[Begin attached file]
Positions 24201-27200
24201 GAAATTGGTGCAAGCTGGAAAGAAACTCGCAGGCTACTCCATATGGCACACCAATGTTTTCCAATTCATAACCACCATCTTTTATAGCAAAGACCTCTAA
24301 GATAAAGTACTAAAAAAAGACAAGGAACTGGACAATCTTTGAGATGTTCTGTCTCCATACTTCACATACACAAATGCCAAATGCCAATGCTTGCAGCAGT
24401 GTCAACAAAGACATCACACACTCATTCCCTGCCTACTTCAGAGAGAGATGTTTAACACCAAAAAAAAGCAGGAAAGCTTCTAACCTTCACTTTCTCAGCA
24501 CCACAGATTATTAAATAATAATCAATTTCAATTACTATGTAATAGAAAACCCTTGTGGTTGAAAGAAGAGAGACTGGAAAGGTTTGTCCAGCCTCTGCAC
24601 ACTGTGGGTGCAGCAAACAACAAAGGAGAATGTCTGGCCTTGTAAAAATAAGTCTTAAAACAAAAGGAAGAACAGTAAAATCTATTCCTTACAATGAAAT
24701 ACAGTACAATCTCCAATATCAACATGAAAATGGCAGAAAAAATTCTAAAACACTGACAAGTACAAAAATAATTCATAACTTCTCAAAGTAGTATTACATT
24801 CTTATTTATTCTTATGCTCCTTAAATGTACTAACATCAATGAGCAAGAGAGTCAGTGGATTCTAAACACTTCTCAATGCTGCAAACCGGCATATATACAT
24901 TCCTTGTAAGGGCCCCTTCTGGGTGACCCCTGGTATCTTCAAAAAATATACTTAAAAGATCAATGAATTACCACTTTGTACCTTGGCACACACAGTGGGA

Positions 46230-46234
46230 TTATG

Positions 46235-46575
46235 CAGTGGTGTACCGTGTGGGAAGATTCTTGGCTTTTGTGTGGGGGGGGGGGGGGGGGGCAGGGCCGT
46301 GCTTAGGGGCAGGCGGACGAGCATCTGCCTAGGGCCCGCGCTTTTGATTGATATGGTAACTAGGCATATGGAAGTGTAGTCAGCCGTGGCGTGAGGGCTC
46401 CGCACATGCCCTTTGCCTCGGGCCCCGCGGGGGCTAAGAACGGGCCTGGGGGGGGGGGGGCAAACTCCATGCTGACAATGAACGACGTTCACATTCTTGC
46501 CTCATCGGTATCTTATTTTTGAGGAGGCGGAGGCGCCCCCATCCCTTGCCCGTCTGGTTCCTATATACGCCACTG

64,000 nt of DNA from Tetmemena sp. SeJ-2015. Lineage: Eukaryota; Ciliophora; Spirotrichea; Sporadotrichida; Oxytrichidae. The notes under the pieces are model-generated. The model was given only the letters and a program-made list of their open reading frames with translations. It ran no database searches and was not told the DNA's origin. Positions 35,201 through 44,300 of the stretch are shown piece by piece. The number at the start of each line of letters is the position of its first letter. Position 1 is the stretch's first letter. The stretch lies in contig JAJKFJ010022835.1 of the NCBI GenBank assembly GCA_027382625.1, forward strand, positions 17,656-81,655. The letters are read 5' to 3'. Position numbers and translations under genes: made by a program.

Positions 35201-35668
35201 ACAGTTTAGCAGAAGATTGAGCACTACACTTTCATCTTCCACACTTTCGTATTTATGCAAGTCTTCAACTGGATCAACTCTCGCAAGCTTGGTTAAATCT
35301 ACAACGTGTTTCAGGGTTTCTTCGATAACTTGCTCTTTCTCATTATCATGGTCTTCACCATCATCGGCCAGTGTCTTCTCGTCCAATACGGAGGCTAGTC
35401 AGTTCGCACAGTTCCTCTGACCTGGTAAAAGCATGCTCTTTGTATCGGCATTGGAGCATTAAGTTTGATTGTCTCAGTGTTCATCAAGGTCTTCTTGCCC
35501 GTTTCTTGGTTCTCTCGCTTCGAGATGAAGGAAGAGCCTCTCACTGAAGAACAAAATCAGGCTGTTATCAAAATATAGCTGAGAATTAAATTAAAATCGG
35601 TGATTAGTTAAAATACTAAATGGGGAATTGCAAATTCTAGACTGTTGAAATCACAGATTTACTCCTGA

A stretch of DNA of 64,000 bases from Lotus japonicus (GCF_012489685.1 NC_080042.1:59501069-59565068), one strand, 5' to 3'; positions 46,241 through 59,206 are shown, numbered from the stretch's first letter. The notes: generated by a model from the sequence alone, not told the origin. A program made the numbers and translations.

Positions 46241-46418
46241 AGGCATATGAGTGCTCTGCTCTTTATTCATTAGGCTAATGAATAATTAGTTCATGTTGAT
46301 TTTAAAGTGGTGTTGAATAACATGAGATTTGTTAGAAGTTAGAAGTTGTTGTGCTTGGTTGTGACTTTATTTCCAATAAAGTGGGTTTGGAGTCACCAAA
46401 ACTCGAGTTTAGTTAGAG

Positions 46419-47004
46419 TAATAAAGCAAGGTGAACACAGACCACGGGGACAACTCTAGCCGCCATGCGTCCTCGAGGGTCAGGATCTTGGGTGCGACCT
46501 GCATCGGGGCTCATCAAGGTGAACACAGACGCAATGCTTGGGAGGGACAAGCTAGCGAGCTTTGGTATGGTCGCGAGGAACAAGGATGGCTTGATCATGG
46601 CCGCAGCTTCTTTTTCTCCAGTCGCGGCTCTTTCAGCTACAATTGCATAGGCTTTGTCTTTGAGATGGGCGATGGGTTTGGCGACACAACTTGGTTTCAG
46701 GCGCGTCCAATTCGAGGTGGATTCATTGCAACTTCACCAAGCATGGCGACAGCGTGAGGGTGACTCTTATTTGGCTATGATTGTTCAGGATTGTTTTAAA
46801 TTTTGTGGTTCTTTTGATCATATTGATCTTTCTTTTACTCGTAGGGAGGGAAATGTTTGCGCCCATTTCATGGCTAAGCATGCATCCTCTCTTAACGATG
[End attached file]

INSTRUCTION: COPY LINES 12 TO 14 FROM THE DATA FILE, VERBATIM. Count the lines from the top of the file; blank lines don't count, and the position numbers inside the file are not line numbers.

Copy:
Positions 46235-46575
46235 CAGTGGTGTACCGTGTGGGAAGATTCTTGGCTTTTGTGTGGGGGGGGGGGGGGGGGGCAGGGCCGT
46301 GCTTAGGGGCAGGCGGACGAGCATCTGCCTAGGGCCCGCGCTTTTGATTGATATGGTAACTAGGCATATGGAAGTGTAGTCAGCCGTGGCGTGAGGGCTC